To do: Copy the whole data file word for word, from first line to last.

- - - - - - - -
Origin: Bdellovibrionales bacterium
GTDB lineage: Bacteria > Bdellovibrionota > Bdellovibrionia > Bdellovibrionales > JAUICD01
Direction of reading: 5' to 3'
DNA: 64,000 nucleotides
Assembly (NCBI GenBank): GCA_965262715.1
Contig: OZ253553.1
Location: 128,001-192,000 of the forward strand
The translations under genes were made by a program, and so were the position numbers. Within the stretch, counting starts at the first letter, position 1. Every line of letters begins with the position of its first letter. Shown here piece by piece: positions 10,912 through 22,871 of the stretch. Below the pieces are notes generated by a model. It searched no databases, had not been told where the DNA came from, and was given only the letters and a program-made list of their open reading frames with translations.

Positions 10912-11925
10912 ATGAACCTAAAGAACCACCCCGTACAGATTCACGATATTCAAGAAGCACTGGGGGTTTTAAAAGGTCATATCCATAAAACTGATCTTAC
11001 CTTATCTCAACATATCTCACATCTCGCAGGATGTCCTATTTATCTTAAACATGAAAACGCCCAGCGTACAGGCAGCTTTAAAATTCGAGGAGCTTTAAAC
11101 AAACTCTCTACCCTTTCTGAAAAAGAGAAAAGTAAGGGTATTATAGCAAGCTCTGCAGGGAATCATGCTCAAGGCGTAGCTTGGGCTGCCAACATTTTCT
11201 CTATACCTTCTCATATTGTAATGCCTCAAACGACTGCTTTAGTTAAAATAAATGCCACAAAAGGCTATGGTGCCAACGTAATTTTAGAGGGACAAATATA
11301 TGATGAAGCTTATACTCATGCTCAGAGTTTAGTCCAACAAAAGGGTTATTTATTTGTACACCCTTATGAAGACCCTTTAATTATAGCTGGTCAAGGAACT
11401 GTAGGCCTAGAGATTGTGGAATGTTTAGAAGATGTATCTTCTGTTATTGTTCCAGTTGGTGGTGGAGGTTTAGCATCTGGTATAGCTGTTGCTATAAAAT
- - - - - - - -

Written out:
Origin: Bdellovibrionales bacterium
GTDB lineage: Bacteria > Bdellovibrionota > Bdellovibrionia > Bdellovibrionales > JAUICD01
Direction of reading: 5' to 3'
DNA: 64,000 nucleotides
Assembly (NCBI GenBank): GCA_965262715.1
Contig: OZ253553.1
Location: 128,001-192,000 of the forward strand
The translations under genes were made by a program, and so were the position numbers. Within the stretch, counting starts at the first letter, position 1. Every line of letters begins with the position of its first letter. Shown here piece by piece: positions 10,912 through 22,871 of the stretch. Below the pieces are notes generated by a model. It searched no databases, had not been told where the DNA came from, and was given only the letters and a program-made list of their open reading frames with translations.

Positions 10912-11925
10912 ATGAACCTAAAGAACCACCCCGTACAGATTCACGATATTCAAGAAGCACTGGGGGTTTTAAAAGGTCATATCCATAAAACTGATCTTAC
11001 CTTATCTCAACATATCTCACATCTCGCAGGATGTCCTATTTATCTTAAACATGAAAACGCCCAGCGTACAGGCAGCTTTAAAATTCGAGGAGCTTTAAAC
11101 AAACTCTCTACCCTTTCTGAAAAAGAGAAAAGTAAGGGTATTATAGCAAGCTCTGCAGGGAATCATGCTCAAGGCGTAGCTTGGGCTGCCAACATTTTCT
11201 CTATACCTTCTCATATTGTAATGCCTCAAACGACTGCTTTAGTTAAAATAAATGCCACAAAAGGCTATGGTGCCAACGTAATTTTAGAGGGACAAATATA
11301 TGATGAAGCTTATACTCATGCTCAGAGTTTAGTCCAACAAAAGGGTTATTTATTTGTACACCCTTATGAAGACCCTTTAATTATAGCTGGTCAAGGAACT
11401 GTAGGCCTAGAGATTGTGGAATGTTTAGAAGATGTATCTTCTGTTATTGTTCCAGTTGGTGGTGGAGGTTTAGCATCTGGTATAGCTGTTGCTATAAAAT